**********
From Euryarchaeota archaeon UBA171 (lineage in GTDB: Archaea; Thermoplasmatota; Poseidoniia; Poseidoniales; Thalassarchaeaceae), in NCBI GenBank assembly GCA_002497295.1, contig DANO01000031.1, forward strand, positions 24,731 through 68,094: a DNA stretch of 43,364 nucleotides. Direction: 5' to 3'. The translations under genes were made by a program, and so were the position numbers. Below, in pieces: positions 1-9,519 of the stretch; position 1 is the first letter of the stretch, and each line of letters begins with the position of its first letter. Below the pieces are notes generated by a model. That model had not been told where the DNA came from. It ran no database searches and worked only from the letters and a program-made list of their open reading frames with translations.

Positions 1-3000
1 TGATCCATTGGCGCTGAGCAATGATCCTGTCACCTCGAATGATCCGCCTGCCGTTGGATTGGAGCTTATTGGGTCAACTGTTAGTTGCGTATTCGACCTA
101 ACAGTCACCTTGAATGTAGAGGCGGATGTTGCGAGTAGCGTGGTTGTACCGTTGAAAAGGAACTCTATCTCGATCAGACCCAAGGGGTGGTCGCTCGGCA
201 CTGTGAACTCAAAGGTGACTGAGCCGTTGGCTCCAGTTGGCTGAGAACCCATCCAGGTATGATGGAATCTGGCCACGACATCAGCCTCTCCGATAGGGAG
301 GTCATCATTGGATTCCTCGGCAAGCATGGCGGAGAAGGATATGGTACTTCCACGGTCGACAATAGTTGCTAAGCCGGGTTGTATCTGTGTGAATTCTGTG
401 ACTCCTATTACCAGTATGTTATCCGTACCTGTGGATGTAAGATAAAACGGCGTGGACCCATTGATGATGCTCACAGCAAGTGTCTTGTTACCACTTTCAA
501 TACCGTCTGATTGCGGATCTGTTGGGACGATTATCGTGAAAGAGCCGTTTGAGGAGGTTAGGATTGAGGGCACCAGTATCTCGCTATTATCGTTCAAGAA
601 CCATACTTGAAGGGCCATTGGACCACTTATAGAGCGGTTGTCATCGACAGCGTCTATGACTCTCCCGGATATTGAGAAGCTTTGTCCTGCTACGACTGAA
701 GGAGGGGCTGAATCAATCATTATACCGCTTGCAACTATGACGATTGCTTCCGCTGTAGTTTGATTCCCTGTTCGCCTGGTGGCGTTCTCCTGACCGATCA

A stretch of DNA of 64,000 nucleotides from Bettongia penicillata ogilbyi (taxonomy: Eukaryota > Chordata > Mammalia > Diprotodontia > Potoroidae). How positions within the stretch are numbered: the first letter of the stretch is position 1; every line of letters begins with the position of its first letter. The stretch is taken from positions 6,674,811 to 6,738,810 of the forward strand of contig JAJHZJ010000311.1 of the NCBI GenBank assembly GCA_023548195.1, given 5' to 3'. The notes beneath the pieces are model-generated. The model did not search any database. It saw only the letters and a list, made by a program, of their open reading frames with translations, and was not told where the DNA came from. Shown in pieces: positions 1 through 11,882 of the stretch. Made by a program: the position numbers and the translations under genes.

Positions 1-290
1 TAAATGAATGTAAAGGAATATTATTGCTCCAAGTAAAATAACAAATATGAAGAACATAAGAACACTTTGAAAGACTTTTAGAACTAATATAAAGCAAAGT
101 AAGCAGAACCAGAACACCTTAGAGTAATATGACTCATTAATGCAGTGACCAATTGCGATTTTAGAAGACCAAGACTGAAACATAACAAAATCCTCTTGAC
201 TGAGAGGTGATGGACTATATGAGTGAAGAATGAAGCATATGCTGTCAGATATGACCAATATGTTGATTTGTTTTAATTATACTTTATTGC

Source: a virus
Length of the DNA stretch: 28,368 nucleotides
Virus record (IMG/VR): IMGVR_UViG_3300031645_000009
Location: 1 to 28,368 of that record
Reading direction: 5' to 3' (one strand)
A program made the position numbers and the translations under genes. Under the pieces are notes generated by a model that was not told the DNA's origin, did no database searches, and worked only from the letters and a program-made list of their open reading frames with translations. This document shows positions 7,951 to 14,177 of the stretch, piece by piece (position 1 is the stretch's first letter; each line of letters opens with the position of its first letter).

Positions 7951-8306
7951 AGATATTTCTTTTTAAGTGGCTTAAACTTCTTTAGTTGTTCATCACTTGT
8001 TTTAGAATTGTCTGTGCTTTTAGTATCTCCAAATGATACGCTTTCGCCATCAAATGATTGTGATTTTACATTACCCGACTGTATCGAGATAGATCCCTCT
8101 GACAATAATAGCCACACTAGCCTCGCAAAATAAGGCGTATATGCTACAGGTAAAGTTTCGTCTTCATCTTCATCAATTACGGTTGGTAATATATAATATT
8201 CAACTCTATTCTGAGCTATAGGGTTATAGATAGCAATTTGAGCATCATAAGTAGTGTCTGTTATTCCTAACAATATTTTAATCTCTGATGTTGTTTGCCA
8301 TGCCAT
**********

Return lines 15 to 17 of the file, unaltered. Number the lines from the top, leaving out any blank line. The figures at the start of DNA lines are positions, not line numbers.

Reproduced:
201 TGAGAGGTGATGGACTATATGAGTGAAGAATGAAGCATATGCTGTCAGATATGACCAATATGTTGATTTGTTTTAATTATACTTTATTGC

Source: a virus
Length of the DNA stretch: 28,368 nucleotides